It’s an exciting time to be a developer working with Autodesk technology.
For my entire career at Autodesk, I’ve been a platform guy at a product company: while much of AutoCAD’s success, over the years, can be indirectly attributed to the existence and use of a rich set of APIs, Autodesk has largely (and this is of course a gross generalisation) approached the exposure of APIs as an afterthought, or at least a secondary activity. Some teams have been better than others at building a platform and then a product based on top of it – a shining example is the Object Modeling Framework, upon which AutoCAD Architecture and MEP are based – but there are many cases where APIs have simply had to be retrofitted. Revit’s a great example of a product that fits into this category: it was definitely not architected as a platform when the company was acquired by Autodesk, but over the years the Revit team has done an amazing job of turning that around, building a robust platform for external developers.
But the times they are a changin’. When the Forge initiative was announced at AU2015, I won’t say I was skeptical, but there was a certain caution to my optimism. Was it even possible for a “big” company like Autodesk – with the inertia that comes with having 10,000+ employees, worldwide – to make the shift to focus on delivering a new web-based platform and a set of products based on it? And manage to keep delivering value in our desktop software, in the meantime?
There have been examples of big companies making such radical shifts. Apple’s possibly one example, although their shift relates to going from selling computers to mainly selling music players and mobile phones. Amazon is of course a more relevant example: evolving beyond a marketplace for books (and now more or less anything) to providing the world’s most popular cloud computing platform. Amazon’s shift was in many ways driven by a top-down mandate… in late 2011, Steve Yegge – an ex-employee of Amazon who was trying to get colleagues at his then (current?) employer, Google, to buy into a holistic platform strategy – accidentally posted a hilarious rant for the whole world to read. It describes how – while, in his opinion, Amazon gets a lot wrong – one thing Jeff Bezos got exactly right was his 2002 mandate for the engineering staff to focus on delivering platform capabilities. This was the moment of conception for AWS. (Looking back at my posts from 2011, it turns out I wrote about this at the time.)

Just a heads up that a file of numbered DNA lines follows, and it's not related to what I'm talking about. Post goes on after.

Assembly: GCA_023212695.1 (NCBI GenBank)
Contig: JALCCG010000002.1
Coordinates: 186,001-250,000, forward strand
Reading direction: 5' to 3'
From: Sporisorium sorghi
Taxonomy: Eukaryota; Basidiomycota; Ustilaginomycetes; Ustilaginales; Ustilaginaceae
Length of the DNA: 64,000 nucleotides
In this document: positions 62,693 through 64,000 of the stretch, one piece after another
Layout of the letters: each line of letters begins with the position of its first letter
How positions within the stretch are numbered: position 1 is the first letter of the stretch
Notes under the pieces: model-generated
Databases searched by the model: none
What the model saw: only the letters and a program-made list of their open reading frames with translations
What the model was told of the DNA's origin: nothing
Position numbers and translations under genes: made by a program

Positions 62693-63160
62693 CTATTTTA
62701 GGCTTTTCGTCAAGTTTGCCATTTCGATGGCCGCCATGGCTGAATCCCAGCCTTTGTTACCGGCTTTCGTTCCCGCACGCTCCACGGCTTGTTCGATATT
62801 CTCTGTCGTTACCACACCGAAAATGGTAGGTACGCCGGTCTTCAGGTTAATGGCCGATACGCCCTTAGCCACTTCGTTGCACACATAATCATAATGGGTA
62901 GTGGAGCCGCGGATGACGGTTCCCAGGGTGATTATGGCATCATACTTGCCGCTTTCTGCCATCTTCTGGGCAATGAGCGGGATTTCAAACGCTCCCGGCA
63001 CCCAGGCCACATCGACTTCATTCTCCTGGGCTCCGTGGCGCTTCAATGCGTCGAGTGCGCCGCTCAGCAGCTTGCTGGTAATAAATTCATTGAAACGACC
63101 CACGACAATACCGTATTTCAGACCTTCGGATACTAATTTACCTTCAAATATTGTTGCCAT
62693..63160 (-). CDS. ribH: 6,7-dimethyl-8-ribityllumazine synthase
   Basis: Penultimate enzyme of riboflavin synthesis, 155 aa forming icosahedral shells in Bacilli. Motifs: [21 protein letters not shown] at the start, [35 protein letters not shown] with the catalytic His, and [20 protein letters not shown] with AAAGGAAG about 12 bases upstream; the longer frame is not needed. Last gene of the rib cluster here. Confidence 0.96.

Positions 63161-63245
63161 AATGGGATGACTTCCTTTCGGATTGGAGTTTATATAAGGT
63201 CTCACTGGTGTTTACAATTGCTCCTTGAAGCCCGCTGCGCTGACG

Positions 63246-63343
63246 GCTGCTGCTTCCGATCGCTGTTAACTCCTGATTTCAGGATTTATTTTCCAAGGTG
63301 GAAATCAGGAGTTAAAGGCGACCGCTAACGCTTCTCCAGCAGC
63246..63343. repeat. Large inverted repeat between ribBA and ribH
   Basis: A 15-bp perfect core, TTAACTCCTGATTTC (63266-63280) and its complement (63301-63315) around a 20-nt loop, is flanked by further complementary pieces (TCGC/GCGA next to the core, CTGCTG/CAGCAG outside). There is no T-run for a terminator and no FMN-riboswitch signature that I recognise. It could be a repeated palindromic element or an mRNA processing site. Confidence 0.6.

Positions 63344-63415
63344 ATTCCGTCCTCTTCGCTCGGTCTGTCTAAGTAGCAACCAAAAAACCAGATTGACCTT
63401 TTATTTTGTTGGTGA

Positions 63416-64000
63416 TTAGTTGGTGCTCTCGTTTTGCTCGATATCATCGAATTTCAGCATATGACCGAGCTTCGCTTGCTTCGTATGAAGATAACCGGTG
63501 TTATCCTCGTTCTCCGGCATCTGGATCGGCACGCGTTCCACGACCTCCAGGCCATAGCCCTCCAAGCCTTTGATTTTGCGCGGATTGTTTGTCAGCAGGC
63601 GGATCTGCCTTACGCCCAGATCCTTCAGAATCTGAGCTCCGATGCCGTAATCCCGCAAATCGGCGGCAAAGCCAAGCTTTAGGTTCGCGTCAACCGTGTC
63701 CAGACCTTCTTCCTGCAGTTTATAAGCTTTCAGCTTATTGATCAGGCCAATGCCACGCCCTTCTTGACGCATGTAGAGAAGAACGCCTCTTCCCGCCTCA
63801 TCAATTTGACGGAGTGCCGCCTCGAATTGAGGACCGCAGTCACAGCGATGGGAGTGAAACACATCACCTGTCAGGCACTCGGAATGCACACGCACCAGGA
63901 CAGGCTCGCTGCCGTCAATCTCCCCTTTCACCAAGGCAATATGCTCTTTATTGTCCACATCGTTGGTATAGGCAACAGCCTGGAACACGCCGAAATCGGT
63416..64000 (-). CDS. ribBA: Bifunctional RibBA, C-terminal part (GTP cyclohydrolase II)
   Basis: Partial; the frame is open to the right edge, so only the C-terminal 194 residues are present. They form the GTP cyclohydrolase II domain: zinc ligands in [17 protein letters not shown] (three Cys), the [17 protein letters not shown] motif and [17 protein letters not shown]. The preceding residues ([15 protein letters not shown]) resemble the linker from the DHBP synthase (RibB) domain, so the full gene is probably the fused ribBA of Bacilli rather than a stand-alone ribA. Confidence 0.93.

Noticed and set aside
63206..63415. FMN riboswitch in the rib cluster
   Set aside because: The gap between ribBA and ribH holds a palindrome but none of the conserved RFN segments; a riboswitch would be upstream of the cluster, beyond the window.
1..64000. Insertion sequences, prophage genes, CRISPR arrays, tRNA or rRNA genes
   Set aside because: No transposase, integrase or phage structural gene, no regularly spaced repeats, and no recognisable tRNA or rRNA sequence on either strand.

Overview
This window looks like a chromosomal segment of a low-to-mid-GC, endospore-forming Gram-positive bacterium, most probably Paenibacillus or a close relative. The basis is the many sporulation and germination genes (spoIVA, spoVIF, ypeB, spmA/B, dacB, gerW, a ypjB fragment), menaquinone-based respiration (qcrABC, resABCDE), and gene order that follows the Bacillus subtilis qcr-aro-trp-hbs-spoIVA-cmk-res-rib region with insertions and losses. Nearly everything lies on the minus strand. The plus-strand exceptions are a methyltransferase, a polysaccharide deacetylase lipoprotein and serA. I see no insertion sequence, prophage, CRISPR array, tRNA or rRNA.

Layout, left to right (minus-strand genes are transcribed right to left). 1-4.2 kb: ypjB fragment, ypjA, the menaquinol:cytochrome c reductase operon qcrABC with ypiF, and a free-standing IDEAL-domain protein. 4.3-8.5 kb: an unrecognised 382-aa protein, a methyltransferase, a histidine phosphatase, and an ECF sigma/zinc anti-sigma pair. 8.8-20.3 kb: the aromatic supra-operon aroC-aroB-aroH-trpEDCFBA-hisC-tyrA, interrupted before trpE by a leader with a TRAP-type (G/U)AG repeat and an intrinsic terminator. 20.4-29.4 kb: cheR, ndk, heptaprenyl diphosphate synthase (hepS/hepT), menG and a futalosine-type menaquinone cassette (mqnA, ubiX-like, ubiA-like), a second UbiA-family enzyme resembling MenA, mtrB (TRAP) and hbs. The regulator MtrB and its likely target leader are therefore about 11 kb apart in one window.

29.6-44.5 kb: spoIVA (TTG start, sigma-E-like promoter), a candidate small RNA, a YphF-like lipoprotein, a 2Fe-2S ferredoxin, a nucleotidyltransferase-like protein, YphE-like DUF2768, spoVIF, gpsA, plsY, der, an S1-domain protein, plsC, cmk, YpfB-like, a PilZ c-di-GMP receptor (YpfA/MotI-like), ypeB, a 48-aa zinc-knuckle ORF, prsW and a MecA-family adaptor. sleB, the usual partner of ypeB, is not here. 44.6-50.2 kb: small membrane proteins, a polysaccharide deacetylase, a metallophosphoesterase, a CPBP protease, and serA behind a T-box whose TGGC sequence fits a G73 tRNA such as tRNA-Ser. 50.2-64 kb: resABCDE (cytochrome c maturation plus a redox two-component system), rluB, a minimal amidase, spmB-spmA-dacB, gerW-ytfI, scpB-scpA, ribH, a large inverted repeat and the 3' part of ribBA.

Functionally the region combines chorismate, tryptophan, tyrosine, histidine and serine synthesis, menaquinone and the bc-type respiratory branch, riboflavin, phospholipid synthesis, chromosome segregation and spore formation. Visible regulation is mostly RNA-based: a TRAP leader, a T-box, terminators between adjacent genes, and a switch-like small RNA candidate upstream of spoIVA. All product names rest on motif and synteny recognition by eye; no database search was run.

But does Autodesk – which doesn’t have this kind of top-down culture – have the chops to do something similar?
In recent weeks I’ve become convinced it does. Part of this is seeing the energy the company is putting into organising the upcoming Forge DevCon, but a larger part is seeing how our various engineering teams are getting behind the Forge initiative. And not only to deliver services through it, but to use it for their own products.
Something you may not be aware of: Autodesk employees see more services when they log into forge.autodesk.com than external developers do. The delta will hopefully disappear (or at least reduce), over time, but for now there are quite a few services that haven’t yet gone through the process required to make them fully public.
Let’s take a look at the APIs I see when I log in using my Gmail address:
And here’s the set I see when I log in with my Autodesk email address (I’ve blurred the specific APIs, but this should give you a sense for the fact there’s lots of good stuff coming down the pike).
Autodesk is really “all in” on Forge. There’s a long way to go, but I do believe that by the time of AU2016 we’ll really have a lot more to talk about (beyond what we’ll be talking about in 6 weeks in San Francisco).
So yes, it’s a great time to be a platform guy at Autodesk, or to be a developer working with Autodesk technology. Forge on!